Latest RNA polymerase I Stories
New research has shown that a protein does something that scientists once thought impossible: It unfolds itself and refolds into a completely new shape.
Successful gene expression requires the concerted action of a host of regulatory factors.
Look up "transcription"â€”the copying of a gene's DNA into RNA intermediariesâ€”in any old molecular biology text book, and it all seems very simple: RNA polymerase II, the enzyme that catalyzes the reaction, assembles at the start site and starts motoring down the strand, cranking out the RNA ribbon used to construct proteins.
Gene transcription is central to cell function, as it converts the information stored in the DNA into RNA molecules of defined sequence, which then program protein synthesis.
The DNA genomes of organisms whose cells possess nuclei are packaged in a highly characteristic fashion.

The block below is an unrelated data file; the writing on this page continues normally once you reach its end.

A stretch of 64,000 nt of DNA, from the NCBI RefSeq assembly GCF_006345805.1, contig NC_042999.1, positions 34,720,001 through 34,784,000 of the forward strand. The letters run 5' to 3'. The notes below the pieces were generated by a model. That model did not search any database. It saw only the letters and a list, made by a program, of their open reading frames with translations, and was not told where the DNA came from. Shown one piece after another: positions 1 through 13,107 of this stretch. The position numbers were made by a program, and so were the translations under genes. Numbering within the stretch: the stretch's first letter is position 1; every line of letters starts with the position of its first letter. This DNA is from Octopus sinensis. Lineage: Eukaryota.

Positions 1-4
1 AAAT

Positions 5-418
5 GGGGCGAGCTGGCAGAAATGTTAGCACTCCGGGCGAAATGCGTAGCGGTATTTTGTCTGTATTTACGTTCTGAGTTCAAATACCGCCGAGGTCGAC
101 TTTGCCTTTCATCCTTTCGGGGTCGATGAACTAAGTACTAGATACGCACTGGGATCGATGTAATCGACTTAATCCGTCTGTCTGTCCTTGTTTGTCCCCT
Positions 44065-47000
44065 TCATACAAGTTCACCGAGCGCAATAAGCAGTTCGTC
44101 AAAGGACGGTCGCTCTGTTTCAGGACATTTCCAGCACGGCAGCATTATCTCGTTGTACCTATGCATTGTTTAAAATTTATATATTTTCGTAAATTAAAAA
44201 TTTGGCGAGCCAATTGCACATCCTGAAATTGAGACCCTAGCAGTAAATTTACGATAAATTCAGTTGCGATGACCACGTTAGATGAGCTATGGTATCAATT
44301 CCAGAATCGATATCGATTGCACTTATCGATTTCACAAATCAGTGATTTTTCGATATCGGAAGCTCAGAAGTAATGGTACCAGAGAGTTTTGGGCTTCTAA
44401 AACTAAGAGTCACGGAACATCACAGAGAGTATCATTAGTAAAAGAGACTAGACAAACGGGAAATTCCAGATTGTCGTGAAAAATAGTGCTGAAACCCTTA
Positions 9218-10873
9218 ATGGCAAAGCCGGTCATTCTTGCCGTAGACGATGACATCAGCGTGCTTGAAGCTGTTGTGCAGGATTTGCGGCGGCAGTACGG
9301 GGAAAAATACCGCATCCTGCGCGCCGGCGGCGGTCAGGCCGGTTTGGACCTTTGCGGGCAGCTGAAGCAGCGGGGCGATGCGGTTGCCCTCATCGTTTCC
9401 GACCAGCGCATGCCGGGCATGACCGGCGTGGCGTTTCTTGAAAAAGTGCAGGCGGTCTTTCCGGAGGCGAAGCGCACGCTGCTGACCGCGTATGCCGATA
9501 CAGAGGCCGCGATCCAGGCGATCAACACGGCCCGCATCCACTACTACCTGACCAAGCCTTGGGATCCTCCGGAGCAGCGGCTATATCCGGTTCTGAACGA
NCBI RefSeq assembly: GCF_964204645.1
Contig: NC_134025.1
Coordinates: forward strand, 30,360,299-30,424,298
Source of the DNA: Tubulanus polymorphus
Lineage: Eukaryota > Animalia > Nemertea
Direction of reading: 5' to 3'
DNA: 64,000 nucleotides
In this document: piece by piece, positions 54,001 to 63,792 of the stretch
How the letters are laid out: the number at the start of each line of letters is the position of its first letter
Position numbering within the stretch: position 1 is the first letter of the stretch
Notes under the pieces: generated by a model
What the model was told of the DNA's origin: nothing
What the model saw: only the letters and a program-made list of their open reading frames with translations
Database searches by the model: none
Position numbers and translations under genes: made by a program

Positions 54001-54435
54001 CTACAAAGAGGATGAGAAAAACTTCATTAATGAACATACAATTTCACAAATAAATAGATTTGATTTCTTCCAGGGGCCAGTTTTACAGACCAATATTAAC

Plants are incredibly temperature sensitive and can perceive changes of as little as one degree Celsius.
All cells perform certain basic functions. Each must selectively transcribe parts of the DNA that makes up its genome into RNAs that specify the structure of proteins.
The body's nanomachines that read our genes don't run as smoothly as previously thought, according to a new study by University of California, Berkeley, scientists.
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